If I close my eyes really really tight, I can walk up the front sidewalk, climb the precarious cement steps, and open the brass door knob on the left side of the large double doors. Once inside, I could describe the rooms therein in great detail. Down to the scratch on my brother’s closet door. Made when he tried to run me through with a sword. A real sword.
Good thinking, mom and dad.
I have wonderful memories of my childhood home. Save for the hideous saber sword incident. We lived there from the early 60’s until the early 70’s, when we left the Cincinnati area to move back to Texas.
I’ve always wanted to go back to see that house. To see if the fruit trees that my dad planted were still there. And if the live Christmas tree we planted after it served it’s purpose in the living room was still in the front yard.
I never have.
Now, I may get to see it on the news. From the comfort of my own living room.
•That’s a house made for crisp snowy Christmas mornings.
•For snow fights and sled rides in the front yard.
•For all night slumber parties in the den, listening to the “Partridge Family” album until my red-eyed parents said the LP vinyl was irreparably worn out.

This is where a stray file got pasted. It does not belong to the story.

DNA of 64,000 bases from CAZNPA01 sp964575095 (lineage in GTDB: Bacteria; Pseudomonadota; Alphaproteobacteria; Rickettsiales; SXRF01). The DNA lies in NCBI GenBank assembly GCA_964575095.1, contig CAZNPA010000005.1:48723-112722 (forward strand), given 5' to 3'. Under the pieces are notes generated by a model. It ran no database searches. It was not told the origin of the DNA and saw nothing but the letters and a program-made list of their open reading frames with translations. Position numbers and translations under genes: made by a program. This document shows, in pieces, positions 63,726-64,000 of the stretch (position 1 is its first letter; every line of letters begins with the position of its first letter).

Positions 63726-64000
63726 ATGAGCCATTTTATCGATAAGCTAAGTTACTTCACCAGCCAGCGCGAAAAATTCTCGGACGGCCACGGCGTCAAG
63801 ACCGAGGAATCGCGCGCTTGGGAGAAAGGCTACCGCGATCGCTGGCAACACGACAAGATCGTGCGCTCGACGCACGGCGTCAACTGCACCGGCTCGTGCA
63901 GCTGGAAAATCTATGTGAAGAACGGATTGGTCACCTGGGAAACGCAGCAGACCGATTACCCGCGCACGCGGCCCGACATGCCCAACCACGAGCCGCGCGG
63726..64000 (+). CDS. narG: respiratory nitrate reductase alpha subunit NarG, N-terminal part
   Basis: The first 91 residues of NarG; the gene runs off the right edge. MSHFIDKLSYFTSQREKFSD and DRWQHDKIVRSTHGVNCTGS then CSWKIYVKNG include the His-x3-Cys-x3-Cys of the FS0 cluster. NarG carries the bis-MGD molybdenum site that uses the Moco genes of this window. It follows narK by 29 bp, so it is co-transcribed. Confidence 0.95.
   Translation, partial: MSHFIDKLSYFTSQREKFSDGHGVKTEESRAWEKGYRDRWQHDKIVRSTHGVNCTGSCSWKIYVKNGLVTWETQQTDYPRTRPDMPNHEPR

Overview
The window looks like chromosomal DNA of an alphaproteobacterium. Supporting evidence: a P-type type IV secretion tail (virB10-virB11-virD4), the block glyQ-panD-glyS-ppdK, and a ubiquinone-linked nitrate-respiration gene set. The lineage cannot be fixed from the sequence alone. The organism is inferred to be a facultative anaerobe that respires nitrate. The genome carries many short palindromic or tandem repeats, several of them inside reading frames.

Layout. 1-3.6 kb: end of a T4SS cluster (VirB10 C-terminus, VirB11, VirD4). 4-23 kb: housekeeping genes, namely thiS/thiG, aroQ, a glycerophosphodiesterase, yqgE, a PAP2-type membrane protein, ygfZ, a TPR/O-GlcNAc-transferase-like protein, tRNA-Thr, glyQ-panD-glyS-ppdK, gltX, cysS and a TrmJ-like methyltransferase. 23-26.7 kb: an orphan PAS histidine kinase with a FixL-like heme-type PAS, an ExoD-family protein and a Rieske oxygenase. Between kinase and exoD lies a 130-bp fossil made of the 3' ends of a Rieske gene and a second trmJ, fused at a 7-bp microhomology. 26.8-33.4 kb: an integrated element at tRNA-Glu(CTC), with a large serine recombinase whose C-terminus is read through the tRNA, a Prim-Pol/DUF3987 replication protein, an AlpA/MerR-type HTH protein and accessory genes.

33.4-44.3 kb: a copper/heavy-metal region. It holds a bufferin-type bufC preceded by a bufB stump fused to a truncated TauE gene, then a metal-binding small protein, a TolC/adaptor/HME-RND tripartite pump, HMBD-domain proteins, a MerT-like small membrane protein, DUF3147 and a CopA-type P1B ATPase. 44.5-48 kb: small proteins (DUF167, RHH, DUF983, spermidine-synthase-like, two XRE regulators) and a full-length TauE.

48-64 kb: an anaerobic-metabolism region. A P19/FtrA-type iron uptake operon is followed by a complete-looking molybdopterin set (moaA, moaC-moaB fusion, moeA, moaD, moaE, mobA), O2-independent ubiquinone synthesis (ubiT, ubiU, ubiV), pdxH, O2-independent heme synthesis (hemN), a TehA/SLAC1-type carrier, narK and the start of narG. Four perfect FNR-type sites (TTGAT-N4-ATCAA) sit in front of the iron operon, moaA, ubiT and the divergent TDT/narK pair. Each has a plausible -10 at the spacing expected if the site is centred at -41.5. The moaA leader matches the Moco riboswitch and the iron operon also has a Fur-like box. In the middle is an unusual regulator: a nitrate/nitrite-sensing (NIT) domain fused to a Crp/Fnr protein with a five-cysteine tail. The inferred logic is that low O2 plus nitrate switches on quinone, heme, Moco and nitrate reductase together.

•For Thanksgiving dinners around the fancy dining room table in the fancy dining room which we were not ordinarily allowed in. Sitting in impossibly uncomfortable antique chairs.
•For white shag carpet that had to be raked daily. With a real rake.
•For throwing beloved Barbies down the stairs in their Barbie car, recreating horrific automobile accidents. Over and over.
•For making Gingerbread men cakes with my mom, and then decorating them before eating the entire thing in one sitting.
•For getting sick, and getting to lounge around in my parent’s bed all day. Watching “Days of Our Lives”, and “Dark Shadows.”
•For catching fireflies in the backyard on warm starlit nights.
•For crying for days at the thought of moving away forever. And looking back, one last time. A memory etched in my mind some 35 years later.
That’s not a house where drugs are to be cooked. And then distributed. Quite possibly to children no older than I was when I lived there.
I was trying to explain to Fiddledaddy why that story affected me so deeply. And I’ve concluded it’s because that’s the last house that I lived in where I felt any sort of childhood stability. Before we started moving every single year for the next 4 years. And before my family was forever fractured by divorce.
Childhood innocence. A time when my mom would watch us fly out the door in the mornings, and not expect us back before dinner. Days long gone.
This bit of information will most certainly spice up my posts about my childhood.
Evidently, I did hail from the wrong side of the tracks.
It just took me 35 years to figure it out.
My house in 1971 (looking nothing like a crack house)